Monday, May 29, 2017

Interview Part 1: Vince Horsman, Hard Work

New Hampshire pitching coach Vince Horsman watches over practice before a September 2016 game. (Greatest 21 Days)
Part 1: Hard Work | Part 2: Awesome Feeling

MANCHESTER, NH - Vince Horsman pitched well enough to earn a pro contract, but did he want one?

Blue Jays Canadian scouting director Bob Prentice posed the question to Horsman put on a strikeout clinic over two tournament appearances, Horsman recalled to The Greatest 21 Days.

Prentice posed the question by phone. Horsman's answer: Yes.

But Horsman also knew very well the opportunity Prentice offered. Horsman grew up in Nova Scotia. Guys didn't turn pro in baseball from Nova Scotia. They turned pro in hockey.

"I don't want to say you're like a pioneer," Horsman told the Greatest 21 Days, "but it doesn't happen. If I was growing up and saying I want to be a pro hockey player, play in the NHL, you had a better chance of doing that than doing what I did.

"It was really cool," Horsman added. "It was really cool."

Horsman soon signed with the Blue Jays as a 17-year-old free agent, a time before Canadians entered the regular draft pool. He then set out to become, by one account, only the second Nova Scotia-native to make the major leagues in the previous 70 years.

In 1991, Horsman did that. He made the majors with the Blue Jays. He then became a regular on the mound with Oakland. In all, Horsman saw time in five big league seasons, in 141 major league games.
Vince Horsman at Northeast Delta Dental Stadium in Manchester, NH, in September 2016. (Greatest 21 Days)
He's since gone on to a career as a coach in the minors. He spoke with the Greatest 21 Days at the close of the 2016 season in Manchester, N.H., where he served as pitching coach for the Blue Jays' AA team, the New Hampshire Fisher Cats. Horsman is continuing in that role in 2017.

Horsman grew up in Dartmouth, N.S., just outside of Halifax. He got involved in baseball following his older brother, he recalled. His older brother played, so Horsman wanted to play, too.

He also recalled his father instilling in him the values that would later play a major role in his coaching career: Treating people the way you'd want to be treated.

"If you do that and you do the right thing," Horsman recalled his father telling him, "then you can never be wrong."

By the age of 12 or 13, he recalled realizing he was pretty good for his age group.

"Then as I continued to get older," Horsman recalled, "I realized I was pretty good, not only for my age group, but for my province."

He graduated from Dartmouth High School, but there was no high school ball there, only summer leagues, Horsman recalled. The season began in late-May and ran until early September.

Horsman played well enough in summer ball to make a tournament in New Brunswick as a 17-year-old. His future turned on two games there.
Vince Horsman throws batting practice. (Greatest 21 Days)
Horsman recalled pitching against the defending national champions, taking a no-hitter into the final inning. He then pitched against the eventual gold medal team and pitched well again. Over 15 innings of work, Horsman recalled striking out maybe 30 hitters.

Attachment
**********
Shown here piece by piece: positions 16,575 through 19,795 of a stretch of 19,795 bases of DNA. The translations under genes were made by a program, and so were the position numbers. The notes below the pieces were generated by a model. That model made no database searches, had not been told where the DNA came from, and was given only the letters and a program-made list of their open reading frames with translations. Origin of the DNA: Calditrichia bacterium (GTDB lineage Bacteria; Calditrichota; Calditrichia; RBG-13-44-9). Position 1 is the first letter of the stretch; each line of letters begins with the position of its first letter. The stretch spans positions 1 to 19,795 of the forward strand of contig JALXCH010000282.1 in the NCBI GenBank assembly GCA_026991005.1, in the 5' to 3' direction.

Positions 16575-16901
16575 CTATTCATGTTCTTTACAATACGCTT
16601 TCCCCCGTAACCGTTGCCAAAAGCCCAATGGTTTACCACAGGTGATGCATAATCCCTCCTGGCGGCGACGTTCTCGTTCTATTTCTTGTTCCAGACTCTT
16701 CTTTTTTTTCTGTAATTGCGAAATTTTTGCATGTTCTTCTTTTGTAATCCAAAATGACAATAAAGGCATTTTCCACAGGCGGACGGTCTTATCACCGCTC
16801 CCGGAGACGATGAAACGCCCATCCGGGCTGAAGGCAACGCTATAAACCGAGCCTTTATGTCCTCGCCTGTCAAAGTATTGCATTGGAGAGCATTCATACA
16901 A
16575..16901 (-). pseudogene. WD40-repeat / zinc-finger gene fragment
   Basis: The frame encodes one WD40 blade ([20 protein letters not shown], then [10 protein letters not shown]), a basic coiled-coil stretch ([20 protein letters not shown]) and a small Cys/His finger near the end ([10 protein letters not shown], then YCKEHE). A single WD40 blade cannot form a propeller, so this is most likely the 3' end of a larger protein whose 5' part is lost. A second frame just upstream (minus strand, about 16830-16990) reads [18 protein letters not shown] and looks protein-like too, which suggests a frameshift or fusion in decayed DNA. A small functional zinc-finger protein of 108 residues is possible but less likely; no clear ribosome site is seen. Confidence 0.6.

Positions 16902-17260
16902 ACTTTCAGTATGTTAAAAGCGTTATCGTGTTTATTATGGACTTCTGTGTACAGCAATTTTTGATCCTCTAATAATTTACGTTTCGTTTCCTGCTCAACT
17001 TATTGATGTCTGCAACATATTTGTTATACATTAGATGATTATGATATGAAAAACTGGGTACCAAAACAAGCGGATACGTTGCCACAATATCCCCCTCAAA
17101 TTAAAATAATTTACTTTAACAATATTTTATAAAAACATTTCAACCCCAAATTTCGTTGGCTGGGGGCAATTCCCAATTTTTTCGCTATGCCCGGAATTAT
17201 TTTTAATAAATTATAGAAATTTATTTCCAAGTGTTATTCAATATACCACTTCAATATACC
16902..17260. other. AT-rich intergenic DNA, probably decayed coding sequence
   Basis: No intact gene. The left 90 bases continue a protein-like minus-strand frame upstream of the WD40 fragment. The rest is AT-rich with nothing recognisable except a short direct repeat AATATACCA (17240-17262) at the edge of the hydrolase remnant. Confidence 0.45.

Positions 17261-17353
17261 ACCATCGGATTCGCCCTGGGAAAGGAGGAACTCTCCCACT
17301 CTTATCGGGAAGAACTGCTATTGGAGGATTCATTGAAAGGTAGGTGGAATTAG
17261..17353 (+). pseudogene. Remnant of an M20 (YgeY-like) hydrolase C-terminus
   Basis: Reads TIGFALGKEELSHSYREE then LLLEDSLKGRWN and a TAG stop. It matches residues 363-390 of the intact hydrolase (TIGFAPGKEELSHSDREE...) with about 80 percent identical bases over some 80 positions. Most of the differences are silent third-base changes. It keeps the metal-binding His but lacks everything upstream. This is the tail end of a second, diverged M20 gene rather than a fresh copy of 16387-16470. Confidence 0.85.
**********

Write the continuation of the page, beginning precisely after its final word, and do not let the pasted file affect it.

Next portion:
"That kind of grabbed their attention," Horsman said of the Blue Jays.

When Prentice called to inquire if he be interested in playing as a pro, Horsman said yes, while thinking about the short list of others in his situation who'd gotten the shot previously.

Prentice then had a follow up question: Could Horsman put a parent on the phone? Horsman summoned his father to the phone.

Horsman recalled his father's answer being succinct.

"My dad got on the phone and said, 'I don't care what he does,'" Horsman recalled. "So he handed the phone back to me and I said, 'I guess I'm in, Bob.'"

Horsman started with the Blue Jays in 1985 in rookie ball, in the "small little prairie town" of Medicine Hat.

Still in Canada, but across the country, Horsman recalled the biggest transition as simply being on his own. The then-18-year-old had to learn how to wash his own clothes and simply take care of himself.
New Hampshire Fisher Cats during batting practice in September 2016. (Greatest 21 Days)
On the field, he recalled playing well at the beginning. Almost too well.

"I started off really good," Horsman recalled, "and I was like, 'this is easy.' Then, all of a sudden, I didn't pitch so well and I realized it wasn't so easy.'"

By the end of the season Horsman had gotten into 18 games for Medicine Hat. His ERA had climbed to 6.25.

"Then I knew I had a lot of work ahead of me," Horsman added. "I resigned myself to the fact that I just had to work hard, because I was just behind the Americans."

"Just pay attention," Horsman recalled of one way he worked to catch up. "Just pay attention and, like my dad said, just work your tail off. I did that and eventually I caught up and I started separating myself."

Horsman spent the next two seasons at single-A. He then split the next three seasons between high-A Dunedin and AA Knoxville. He battled injuries along the way.

It took until 1991 to establish himself at AA. He got into 42 games there, ending with a 2.34 ERA.

He recalled realizing that season that he could pitch in the majors, that what he was doing was good enough to get big league hitters out. His coaches reinforced that, too.

Then, that September, Horsman's hard work paid off when his pitching coach broke the news: Horsman, the kid from Nova Scotia, was going to the majors. (Go to Part 2)

Part 1: Hard Work | Part 2: Awesome Feeling

Go to Part 2: Vince Horsman, Awesome Feeling

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